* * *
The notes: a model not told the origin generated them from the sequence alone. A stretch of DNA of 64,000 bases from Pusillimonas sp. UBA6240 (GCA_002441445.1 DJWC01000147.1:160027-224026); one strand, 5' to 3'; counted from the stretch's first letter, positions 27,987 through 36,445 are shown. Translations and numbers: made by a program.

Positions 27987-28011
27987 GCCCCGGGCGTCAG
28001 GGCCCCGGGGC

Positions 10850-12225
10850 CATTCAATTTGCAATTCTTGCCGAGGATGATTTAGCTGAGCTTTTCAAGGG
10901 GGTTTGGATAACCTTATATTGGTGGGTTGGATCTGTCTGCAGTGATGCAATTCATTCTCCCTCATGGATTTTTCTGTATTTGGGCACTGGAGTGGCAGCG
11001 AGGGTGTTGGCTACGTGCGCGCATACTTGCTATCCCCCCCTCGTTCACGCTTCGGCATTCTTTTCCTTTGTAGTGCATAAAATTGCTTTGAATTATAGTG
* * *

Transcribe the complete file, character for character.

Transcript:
The notes: a model not told the origin generated them from the sequence alone. A stretch of DNA of 64,000 bases from Pusillimonas sp. UBA6240 (GCA_002441445.1 DJWC01000147.1:160027-224026); one strand, 5' to 3'; counted from the stretch's first letter, positions 27,987 through 36,445 are shown. Translations and numbers: made by a program.

Positions 27987-28011
27987 GCCCCGGGCGTCAG
28001 GGCCCCGGGGC

Positions 10850-12225
10850 CATTCAATTTGCAATTCTTGCCGAGGATGATTTAGCTGAGCTTTTCAAGGG
10901 GGTTTGGATAACCTTATATTGGTGGGTTGGATCTGTCTGCAGTGATGCAATTCATTCTCCCTCATGGATTTTTCTGTATTTGGGCACTGGAGTGGCAGCG
11001 AGGGTGTTGGCTACGTGCGCGCATACTTGCTATCCCCCCCTCGTTCACGCTTCGGCATTCTTTTCCTTTGTAGTGCATAAAATTGCTTTGAATTATAGTG